holding four firearm possession counts based upon four separate incidents occurring in April 1990, January 1992, May 1992, and June 1992 not misjoined because they were of a similar character and varied only in time and locationSummary of this case from State v. Pereira
Argued December 7, 1993.
Decided April 12, 1994.
Matthew L. Jacobs, Asst. U.S. Atty. (argued), Office of the United States Atty., Milwaukee, WI, for plaintiff-appellee.
Kent R. Carlson (argued), Chicago, IL, for defendant-appellant.
Appeal from the United States District Court for the Eastern District of Wisconsin.
Before BAUER, WOOD, Jr. and FLAUM, Circuit Judges.
A jury found Phillip Coleman guilty of four counts of being a felon in possession of a firearm, see 18 U.S.C. § 922(g)(1) (as well as one count of unlawful possession of an unregistered firearm, see 26 U.S.C. § 5861(d); a conviction not in issue here). Coleman attacks the gun convictions on three grounds: 1) that the four felon-in-possession counts were misjoined (or, in the alternative, erroneously not severed); 2) that for one of those counts the government's evidence was insufficient to establish that the gun traveled in interstate commerce — a necessary element of the offense; and 3) that for the same count the underlying search and seizure was unreasonable. We are not persuaded by any of these submissions and accordingly affirm all of the convictions.
The four possession counts were premised upon four separate incidents occurring on April 18, 1990, January 14, 1992, May 23, 1992, and June 2, 1992. While the first two are essentially unconnected with each other and with the latter two, there is slightly more than mere temporal proximity linking the events of May 23 and June 2. On May 23, Milwaukee police officers observed Coleman pointing a small gun at another man and gave chase on foot. After catching up with Coleman and recovering a small gun from underneath a dumpster located along the route Coleman took, the officers ran a warrant check on Coleman and found none outstanding. Coleman told the officers that he was chasing three men who had tried to break into his house, and because of a mixup among the officers, Coleman was released. Five days later one of the officers telephoned Coleman's parole officer, Susan Dybul, and told her that Coleman was seen chasing another man with a handgun. (Coleman was on parole after serving prison time for weapon possession, burglary and attempted murder; possession of firearms violated the conditions of his parole.) The officer also told Dybul that he was planning to refer the case to federal authorities. Later that day, Coleman called Dybul and reported that he was arrested and released the previous day in a separate incident — driving with a revoked license. Planning to take him into custody because of the weapon possession report, Dybul told Coleman to report to her office on June 2 at 9:30 a.m. Meanwhile, a federal agent, who had been contacted by the Milwaukee police, called Dybul and arranged to arrest Coleman on federal charges when Coleman appeared at Dybul's office.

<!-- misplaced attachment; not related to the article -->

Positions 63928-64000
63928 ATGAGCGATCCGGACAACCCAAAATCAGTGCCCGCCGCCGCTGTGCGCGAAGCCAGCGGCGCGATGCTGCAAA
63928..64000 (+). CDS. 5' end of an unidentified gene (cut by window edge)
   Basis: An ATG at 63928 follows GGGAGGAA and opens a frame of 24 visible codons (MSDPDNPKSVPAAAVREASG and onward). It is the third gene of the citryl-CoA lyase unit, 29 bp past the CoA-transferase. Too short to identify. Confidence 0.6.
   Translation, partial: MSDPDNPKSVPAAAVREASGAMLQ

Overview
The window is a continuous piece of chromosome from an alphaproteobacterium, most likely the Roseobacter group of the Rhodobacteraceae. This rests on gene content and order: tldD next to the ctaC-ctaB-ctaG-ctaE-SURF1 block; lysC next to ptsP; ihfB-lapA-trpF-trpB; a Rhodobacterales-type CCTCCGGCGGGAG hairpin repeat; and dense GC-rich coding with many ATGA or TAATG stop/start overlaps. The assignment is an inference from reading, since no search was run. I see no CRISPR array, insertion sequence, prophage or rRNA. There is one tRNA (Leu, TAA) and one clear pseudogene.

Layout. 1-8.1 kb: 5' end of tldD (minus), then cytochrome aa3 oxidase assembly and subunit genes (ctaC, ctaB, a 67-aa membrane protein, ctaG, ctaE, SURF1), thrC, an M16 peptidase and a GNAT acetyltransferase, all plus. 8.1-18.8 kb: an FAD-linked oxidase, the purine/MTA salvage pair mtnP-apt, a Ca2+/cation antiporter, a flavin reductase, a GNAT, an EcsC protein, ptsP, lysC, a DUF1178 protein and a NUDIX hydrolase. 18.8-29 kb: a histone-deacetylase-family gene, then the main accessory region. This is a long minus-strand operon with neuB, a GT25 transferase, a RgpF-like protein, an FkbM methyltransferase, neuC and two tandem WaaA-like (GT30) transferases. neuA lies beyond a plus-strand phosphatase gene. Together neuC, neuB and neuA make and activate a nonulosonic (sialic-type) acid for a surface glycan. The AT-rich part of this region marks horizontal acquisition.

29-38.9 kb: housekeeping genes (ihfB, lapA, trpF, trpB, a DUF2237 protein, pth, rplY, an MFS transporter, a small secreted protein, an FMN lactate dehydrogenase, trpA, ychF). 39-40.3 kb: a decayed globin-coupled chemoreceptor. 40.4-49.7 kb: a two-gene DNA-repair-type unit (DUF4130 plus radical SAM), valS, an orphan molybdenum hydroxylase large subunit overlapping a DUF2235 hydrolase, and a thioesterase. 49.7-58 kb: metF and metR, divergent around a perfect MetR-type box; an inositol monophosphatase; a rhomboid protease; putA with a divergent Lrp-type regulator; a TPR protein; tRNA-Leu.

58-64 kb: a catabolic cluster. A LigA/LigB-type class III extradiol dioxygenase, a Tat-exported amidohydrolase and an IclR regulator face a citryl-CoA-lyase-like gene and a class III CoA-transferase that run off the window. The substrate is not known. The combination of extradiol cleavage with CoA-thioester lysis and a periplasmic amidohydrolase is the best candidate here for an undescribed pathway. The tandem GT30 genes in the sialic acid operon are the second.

On June 2, before Coleman was due to arrive, Dybul received a call from Cheryl Williams who claimed that Coleman had stolen her pistol from her purse six days earlier because she owed him seventy dollars for cocaine he had provided. In the conversation, Williams identified herself, provided an address and two telephone numbers, described the gun and confirmed that it was bought and registered in her name. Dybul told Williams to file a police report, which she did. Because of Williams' call, Dybul then met with her supervisor, and they discussed conducting a search of Coleman's home. (Under applicable procedures, Dybul and her supervisor would need the approval of their assistant regional chief to conduct a home search.) A short time later, the federal agents arrived as arranged, and Dybul informed them about Williams' call and the parole search which was being planned as a result. She asked them, and they agreed, to assist in the search by providing backup. In the meantime, Dybul's supervisor received permission to carry out the search, and the Milwaukee police phoned Dybul to inform her that Williams had filed a report regarding her missing gun. When Coleman arrived at Dybul's office at 9:30, the federal authorities arrested him. Soon afterwards, Dybul, her supervisor and two federal agents drove to Coleman's residence and entered the home using a key that was seized from Coleman. After the federal agents conducted a brief protective sweep, Dybul and her supervisor searched the house. On the second floor, Dybul found a sawed-off shotgun which was to become the subject of Count III of the indictment.
Coleman argues that the shotgun should have been suppressed as a fruit of an illegal search. Acknowledging that Wisconsin's procedure for warrantless searches of probationers' homes is constitutional, see Griffin v. Wisconsin, 483 U.S. 868, 107 S.Ct. 3164, 97 L.Ed.2d 709 (1987), Coleman asserts that federal and state authorities colluded to circumvent the warrant requirement which would normally bind a federal investigative search of his home by jointly conducting the June 2 search and pretextually labeling it a probation search. In the alternative, Coleman maintains that there were not "reasonable grounds" to believe that his home contained contraband as required by the Wisconsin procedure. See Wisconsin Administrative Code DOC § 328.21(a).